Therapeutic benefit of MGE progenitor cell transplantation in a rabbit model of Dravet syndrome

Lori L. Isom, PhD – University of Michigan
Scott Baraban, PhD – University of California San Francisco
Jack M. Parent, MD – University of Michigan
Therapeutic benefit of MGE progenitor cell transplantation in a rabbit model of Dravet syndrome
Transformational Science Grant – $500,000, 3 years

Grant Summary:

Dravet syndrome (DS) is a devastating developmental and epileptic encephalopathy that impacts approximately 1 in 16,000 individuals and places significant burdens on their families and caregivers. Importantly, DS is more than seizures. Its complex clinical presentation includes intellectual disability, developmental delays, movement and balance issues, language and speech disturbances, growth defects, sleep abnormalities, chronic infections, disruptions of the autonomic nervous system, and mood disorders. While all patients with epilepsy are at risk for SUDEP, DS patients have the highest risk, of up to 20%. Despite recent advances in small molecule drug discovery, the majority of DS patients remain intractable. Even if seizures can be controlled, small molecule drugs do not address the non-seizure phenotypes of DS, which are equally devastating to a patient’s quality of life. Clearly, it is essential that we address the underlying genetic cause of DS, which is for most patients, haploinsufficiency of SCN1A. A gene-modifying antisense oligonucleotide therapeutic agent to restore SCN1A expression is currently in clinical trials and viral-delivered gene replacement/enhancement strategies are under development. Here, we propose to exploit an alternative therapeutic strategy that has been successful in mouse models: Medial Ganglionic Eminence (MGE) progenitor cell transplantation to restore healthy fast-spiking interneurons in DS patient brains. While transgenic mice have provided invaluable insights into seizures and some comorbidities associated with DS, mice have critical differences in physiology and neuroanatomy compared to humans and thus are not the most appropriate model to test a cell transplantation-based therapy. In contrast, rabbits, which are larger vertebrates, are more similar to humans than mice and have been successfully utilized to model human diseases, including Alzheimer’s disease. Here we propose to leverage the combined expertise and experience of the Baraban (in MGE transplantation) and Isom (in SCN1A models including transgenic rabbits) laboratories to develop a proof-of-principle disease-modifying cell transplantation-based therapy for DS. The results of this large animal work will strengthen the preclinical foundation for future cell transplantation therapeutic strategies in DS patients.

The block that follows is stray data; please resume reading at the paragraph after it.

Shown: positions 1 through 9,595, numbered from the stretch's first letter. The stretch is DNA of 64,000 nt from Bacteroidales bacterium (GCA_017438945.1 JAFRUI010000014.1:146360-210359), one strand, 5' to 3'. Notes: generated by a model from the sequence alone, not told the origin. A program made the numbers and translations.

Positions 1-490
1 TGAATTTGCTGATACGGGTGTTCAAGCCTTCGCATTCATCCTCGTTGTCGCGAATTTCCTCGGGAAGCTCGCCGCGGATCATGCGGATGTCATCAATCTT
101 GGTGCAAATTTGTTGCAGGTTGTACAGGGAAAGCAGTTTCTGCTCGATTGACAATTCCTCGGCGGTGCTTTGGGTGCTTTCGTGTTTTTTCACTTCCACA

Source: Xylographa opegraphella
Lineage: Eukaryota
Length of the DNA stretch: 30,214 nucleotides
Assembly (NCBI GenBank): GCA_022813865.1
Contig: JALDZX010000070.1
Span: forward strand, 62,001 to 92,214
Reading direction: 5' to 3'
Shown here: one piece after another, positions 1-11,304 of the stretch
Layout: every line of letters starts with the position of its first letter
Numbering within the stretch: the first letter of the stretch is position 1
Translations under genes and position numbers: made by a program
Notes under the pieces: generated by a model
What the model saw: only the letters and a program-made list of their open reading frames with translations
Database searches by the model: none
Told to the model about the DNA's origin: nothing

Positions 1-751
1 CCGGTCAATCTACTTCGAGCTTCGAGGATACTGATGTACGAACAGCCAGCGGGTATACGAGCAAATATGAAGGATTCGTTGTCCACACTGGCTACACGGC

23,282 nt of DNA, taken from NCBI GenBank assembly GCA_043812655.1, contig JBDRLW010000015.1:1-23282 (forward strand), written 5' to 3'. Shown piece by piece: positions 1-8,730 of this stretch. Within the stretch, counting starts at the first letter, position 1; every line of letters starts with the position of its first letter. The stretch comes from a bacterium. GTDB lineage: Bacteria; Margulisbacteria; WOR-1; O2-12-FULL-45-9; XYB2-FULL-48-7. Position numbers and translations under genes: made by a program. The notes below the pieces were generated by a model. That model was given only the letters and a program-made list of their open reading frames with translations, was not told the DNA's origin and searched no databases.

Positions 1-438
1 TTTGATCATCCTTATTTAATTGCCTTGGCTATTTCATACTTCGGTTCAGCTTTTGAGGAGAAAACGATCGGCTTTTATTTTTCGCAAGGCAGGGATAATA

About the Investigators: